Majority of Japanese companies to freeze or cut wages next year

About 54% of companies plan to keep salaries, including bonuses, unchanged next fiscal year, 4% plan to cut them and 42% expect to raise wages.
By: | December 13, 2021

These were the findings from the Reuters Corporate Survey, which was conducted before details of Japan’s tax plan emerged.

Although 50% of companies expect profits to rise, they are resisting the pressure to raise wages, given uncertainty over the pandemic, rising global commodity prices and a weaker yen.

Instead, three quarters of the companies polled said they would spend profits on capital spending, followed by research and development in an effort to boost productivity.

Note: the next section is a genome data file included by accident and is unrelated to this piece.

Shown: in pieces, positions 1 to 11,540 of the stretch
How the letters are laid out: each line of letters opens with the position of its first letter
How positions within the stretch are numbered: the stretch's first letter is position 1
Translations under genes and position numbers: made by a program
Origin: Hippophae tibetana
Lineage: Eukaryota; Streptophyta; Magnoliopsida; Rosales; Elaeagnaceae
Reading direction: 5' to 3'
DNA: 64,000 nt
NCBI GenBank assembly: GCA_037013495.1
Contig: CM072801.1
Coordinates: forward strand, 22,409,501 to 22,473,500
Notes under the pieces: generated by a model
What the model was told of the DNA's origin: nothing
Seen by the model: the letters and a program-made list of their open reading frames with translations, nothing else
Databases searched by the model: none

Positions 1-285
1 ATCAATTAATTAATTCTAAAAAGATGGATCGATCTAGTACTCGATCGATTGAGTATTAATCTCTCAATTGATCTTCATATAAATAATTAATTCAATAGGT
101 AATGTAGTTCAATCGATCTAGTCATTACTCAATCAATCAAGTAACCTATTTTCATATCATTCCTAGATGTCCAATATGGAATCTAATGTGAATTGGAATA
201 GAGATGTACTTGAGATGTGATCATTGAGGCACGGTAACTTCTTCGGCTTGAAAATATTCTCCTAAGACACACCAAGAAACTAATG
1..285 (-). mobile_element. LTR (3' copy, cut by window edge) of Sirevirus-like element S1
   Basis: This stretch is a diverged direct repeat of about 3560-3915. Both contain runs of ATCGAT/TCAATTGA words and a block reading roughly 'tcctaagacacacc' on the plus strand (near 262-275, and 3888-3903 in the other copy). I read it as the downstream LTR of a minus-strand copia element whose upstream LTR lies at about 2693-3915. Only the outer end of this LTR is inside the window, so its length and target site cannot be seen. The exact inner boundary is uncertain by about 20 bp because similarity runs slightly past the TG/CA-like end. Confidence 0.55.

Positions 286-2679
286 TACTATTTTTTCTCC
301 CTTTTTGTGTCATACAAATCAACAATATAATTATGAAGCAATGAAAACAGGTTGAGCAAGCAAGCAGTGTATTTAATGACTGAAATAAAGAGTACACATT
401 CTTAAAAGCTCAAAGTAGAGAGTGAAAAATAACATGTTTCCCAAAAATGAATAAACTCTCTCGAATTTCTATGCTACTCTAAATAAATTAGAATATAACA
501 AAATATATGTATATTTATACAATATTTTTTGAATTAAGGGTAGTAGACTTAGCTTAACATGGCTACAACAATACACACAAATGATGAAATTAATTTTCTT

The survey shows how prime minister Fumio Kishida’s drive to revive demand may be derailed by the country’s thrift habits where stagnant wages spiral downwards, consumers hoard cash and the economy does not grow.

READ: Japan incentivises salary hikes with tax deduction

Kishida has said he wants to see wealth more broadly distributed, and has urged companies to raise wages by 3% or more to boost consumer spending. A recent draft tax plan showed the government may grant tax breaks to companies which increase wages.

Around 240 Japanese large and mid-size non-financial corporations responded to the survey which was conducted between November 24 and December 3.